One of the most important differences between an AOI and 1st read report is the issue of discoverability of evidence. When a 1st read radiologists gives their opinion on the patient’s condition, it becomes medical record, and then must be turned over to the opposing counsel. Conversely, in most jurisdictions, an AOI report from an independent expert remains undiscoverable until the reviewing doctor is named as the testifying expert. Knowledge is power, and with the majority of cases being settled out of court, you will be armed with information you need to make a favorable settlement.
Things to Remember Prior To Hiring a Radiology Expert to Age Injuries:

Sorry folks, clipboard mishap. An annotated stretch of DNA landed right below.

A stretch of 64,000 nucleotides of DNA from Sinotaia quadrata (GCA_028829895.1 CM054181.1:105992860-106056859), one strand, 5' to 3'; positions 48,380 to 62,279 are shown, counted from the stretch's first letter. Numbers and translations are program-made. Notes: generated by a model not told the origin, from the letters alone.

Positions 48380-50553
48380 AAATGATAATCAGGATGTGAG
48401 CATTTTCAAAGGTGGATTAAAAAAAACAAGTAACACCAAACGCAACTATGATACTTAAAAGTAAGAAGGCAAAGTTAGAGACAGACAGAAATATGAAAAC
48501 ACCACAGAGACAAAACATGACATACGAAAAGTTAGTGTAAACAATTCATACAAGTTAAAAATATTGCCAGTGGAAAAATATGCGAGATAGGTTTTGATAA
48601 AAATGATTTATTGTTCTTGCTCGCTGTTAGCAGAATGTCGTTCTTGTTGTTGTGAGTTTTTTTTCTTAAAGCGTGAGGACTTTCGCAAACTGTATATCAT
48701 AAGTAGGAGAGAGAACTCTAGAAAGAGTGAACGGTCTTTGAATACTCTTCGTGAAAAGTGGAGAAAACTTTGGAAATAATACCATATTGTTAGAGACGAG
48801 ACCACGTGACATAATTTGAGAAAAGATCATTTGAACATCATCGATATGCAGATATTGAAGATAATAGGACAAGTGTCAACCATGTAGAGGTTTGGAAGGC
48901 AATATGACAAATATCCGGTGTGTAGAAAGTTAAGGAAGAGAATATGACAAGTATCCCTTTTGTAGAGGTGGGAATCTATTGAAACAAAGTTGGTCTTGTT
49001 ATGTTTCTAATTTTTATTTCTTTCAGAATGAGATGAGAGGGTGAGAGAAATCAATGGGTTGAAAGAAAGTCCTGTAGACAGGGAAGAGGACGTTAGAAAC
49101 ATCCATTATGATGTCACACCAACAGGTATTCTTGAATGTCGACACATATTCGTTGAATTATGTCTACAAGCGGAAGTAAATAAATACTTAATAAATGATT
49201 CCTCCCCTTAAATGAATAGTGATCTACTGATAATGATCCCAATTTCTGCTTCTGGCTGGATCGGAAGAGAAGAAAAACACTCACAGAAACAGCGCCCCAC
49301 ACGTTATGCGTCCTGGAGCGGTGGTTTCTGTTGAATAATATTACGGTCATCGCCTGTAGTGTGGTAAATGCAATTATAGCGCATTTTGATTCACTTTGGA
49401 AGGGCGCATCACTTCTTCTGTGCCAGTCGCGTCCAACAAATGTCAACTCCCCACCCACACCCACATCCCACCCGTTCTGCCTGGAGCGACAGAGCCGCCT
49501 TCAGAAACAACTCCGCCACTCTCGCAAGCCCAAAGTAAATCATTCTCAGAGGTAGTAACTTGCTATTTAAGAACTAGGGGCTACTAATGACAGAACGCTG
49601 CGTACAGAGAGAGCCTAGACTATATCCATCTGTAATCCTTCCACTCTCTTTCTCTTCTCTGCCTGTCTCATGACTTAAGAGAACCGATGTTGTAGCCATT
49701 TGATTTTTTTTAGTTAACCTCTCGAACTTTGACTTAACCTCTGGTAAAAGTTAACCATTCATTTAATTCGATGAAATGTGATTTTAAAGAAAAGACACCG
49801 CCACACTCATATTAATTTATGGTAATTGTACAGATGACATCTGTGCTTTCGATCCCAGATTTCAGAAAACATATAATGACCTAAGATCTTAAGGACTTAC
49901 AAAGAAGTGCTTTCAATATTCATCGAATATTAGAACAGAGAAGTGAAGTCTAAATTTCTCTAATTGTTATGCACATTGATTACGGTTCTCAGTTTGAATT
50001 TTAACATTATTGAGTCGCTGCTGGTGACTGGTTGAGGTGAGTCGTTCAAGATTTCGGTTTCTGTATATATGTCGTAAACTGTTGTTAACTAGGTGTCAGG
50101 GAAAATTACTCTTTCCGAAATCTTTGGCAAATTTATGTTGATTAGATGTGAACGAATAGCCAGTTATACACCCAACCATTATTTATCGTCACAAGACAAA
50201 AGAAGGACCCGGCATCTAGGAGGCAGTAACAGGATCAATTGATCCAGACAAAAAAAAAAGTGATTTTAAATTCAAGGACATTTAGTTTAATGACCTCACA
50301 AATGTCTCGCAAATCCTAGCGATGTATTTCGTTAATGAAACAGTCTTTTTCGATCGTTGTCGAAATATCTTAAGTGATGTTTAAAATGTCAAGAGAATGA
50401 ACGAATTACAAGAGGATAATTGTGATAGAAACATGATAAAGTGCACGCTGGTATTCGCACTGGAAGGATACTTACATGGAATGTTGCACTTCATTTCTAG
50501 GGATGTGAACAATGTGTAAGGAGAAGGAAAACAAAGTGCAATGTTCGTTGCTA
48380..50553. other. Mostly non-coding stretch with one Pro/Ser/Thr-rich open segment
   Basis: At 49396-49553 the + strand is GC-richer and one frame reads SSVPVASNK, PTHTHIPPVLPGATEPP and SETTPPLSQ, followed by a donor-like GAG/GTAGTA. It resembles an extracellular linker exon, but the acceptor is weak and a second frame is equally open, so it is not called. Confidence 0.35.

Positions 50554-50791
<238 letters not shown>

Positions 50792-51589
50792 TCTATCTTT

One of the most important differentiating factors regarding the opinion given on an age of injury request from the 1st read and 2nd read radiologist is the conflict of interest. Does a doctor have a particular tendency to support their patient’s best interest, or even the attorney’s best interest? Well, an AOI report, done by an independent expert that is, puts these questions to rest by using a “double-blind” process. Similar to a double-blind taste test where a person will taste two different doughnuts, if you will, while being blindfolded, and then gives their un-biased opinion on which one tastes better, all while not knowing where the donut came from or who it was made by. If the expert radiologist uses a “double-blind” process the Dr.’s are unaware who is ordering the report (plaintiff or defense) and don’t have relationship or responsibility to the patient for treatment. As you can see, this process creates an apparent barrier between the doctor and all of the interested parties, ultimately creating a truly non-biased, objective expert opinion Unfortunately, with a 1st read report the doctor patient relationship exists that brings potential bias into the equation. Not to mention that many of the doctors happen to have an established relationship with the attorney involved in the patient’s case. Why not just eliminate the bias perception or the possibility of the opposing counsel even making that argument?